Control your dogs!


Control your dogs!

Senator calls for criminal prosecution against owners of dogs when people are attacked

Senior staff reporter

Saturday, November 09, 2019

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SENATOR Kerensia Morrison says the Government needs to give urgent attention to amending legislation to include effective penalties, including criminal prosecution against dog owners for negligence in incidents of vicious attacks on citizens.

Introducing a motion at yesterday's sitting of the Upper House, the Government senator said the provisions of the 1877 Dogs (Liability for Injuries By) Act have proven insufficient to encourage vigilance and discourage neglect.

She said consideration should also be given for legislation to be enacted for the regulation of dog ownership, such as the registration and grading of dogs, particularly for known aggressive breeds.

Morrison pointed to continued attacks on people despite years of public outcry, with such attacks sometimes resulting in serious injury. With the cost of recovering damages proving prohibitive for some victims, greater vigilance for those with responsibility for dogs may reduce the incidence of such attacks, Senator Morrison said in a resolution.

In recent years, there have been increasing reports of attacks on people by dogs, and increasing outcry for successive governments to intervene with regulations governing the ownership of these animals.

Just days ago, in a Jamaica Observer interview, Wesley Daley, who said he was pounced on and seriously injured by a cross-breed German shepherd dog, pleaded with the Government to amend the archaic legislation.

Daley, who was attacked last January and later diagnosed with peripheral neuropathy, is also urging the Government to impose stiffer penalties on owners of dogs that attack people.

According to the 30-year-old dog bite victim, the attack has cost him over half a million dollars in medical bills. Daley joins a line of people who have either been injured or killed in dog attacks over the past several years, including at least one child and a senior citizen. The attacks, while eliciting public outrage and calls from animal experts and others for the legislation to be changed, had not before influenced a move for legislative changes.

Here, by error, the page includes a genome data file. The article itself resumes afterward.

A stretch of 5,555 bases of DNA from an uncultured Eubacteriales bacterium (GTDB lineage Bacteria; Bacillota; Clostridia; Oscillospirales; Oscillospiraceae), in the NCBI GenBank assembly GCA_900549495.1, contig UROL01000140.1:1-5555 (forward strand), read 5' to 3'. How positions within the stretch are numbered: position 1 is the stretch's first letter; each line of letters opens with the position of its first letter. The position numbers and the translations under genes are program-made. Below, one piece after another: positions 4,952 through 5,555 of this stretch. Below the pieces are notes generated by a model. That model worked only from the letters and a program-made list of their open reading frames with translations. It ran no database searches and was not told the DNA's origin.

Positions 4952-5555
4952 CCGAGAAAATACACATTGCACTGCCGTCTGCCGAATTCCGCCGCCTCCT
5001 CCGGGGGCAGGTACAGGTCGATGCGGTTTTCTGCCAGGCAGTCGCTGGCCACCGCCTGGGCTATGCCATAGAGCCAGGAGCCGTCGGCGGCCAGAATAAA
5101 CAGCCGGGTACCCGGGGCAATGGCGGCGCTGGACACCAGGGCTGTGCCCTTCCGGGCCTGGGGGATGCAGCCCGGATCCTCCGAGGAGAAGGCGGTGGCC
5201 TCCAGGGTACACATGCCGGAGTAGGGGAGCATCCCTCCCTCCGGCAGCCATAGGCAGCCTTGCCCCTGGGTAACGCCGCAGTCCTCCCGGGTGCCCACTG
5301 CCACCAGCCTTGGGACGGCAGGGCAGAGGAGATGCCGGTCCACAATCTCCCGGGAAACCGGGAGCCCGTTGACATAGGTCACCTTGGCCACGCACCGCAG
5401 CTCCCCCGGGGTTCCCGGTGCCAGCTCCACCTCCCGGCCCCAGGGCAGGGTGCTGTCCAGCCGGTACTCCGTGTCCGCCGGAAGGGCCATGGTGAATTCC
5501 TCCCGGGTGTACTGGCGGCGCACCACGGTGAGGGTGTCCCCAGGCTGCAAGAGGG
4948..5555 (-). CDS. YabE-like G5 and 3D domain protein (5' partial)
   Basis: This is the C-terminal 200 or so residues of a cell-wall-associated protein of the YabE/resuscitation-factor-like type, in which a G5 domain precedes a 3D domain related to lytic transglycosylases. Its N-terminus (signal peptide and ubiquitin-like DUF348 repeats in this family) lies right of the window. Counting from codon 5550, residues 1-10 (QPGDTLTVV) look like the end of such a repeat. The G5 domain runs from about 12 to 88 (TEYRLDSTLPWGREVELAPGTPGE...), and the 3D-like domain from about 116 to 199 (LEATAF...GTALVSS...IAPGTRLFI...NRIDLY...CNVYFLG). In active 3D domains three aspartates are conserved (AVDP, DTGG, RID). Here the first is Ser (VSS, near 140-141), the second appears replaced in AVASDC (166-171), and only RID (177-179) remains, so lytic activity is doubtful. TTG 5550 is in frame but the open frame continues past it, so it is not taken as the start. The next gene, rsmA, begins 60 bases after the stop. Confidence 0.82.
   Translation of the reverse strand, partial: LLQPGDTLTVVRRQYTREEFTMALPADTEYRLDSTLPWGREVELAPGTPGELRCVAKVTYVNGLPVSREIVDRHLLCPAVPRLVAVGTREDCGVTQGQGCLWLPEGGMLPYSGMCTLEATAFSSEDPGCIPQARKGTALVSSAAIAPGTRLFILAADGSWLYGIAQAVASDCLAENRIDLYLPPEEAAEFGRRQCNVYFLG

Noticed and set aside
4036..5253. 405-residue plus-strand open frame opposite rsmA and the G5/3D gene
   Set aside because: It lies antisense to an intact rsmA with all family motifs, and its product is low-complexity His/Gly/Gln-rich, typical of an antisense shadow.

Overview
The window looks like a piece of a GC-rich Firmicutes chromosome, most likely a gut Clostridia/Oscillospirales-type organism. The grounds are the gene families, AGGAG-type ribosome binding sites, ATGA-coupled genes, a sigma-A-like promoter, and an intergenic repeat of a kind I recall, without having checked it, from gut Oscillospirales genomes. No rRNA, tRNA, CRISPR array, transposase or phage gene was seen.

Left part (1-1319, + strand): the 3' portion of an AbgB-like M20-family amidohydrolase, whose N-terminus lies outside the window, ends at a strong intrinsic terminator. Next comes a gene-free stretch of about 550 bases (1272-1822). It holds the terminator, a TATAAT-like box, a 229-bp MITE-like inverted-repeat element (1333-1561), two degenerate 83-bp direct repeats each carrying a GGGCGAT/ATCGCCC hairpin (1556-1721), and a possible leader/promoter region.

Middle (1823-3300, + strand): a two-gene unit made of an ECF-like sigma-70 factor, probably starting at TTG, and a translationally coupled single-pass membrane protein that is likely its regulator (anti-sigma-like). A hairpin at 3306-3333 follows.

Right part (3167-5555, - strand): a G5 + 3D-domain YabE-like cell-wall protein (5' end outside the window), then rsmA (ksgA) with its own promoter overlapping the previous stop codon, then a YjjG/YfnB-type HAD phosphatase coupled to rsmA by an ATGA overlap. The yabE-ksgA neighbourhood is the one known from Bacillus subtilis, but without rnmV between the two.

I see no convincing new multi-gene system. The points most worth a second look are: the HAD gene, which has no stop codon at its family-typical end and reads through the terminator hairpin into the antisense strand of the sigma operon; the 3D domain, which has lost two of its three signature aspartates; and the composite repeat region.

Following the death of senior citizen Whittington Cole in July last year, the Jamaica Veterinary Medical Association (JVMA) lamented that from as far back as 2004, when it became clear that dogs such as American pitbull terriers were being smuggled into the island, circumventing the legal importation process, the organisation had warned of the possible consequences, given the lack of sufficient legislation and public practice with regard to responsible dog ownership.

The JVMA pinpointed the issue of dog training where, in certain instances, there are levels of abuse used to increase aggression, which it said is contrary to the norms of protection training. “There needs to be a mechanism for the regulation and certification of trainers. There are other abusive practices such as the cutting off of ears and tails to supposedly enhance the “look” – even in mixed breeds – traumatising the animals, making them more prone to react inappropriately,” the association said.

The JVMA insisted that outdated animal welfare legislation must make way for modern legislation that meets international standards and guidelines, for dog population control for the protection of people and animals.

The Dogs (Liability for Injuries By) Act makes the owner of a dog liable for injury to any person, or animal in a court of law.

The three-clause, one-page Act has never been amended.

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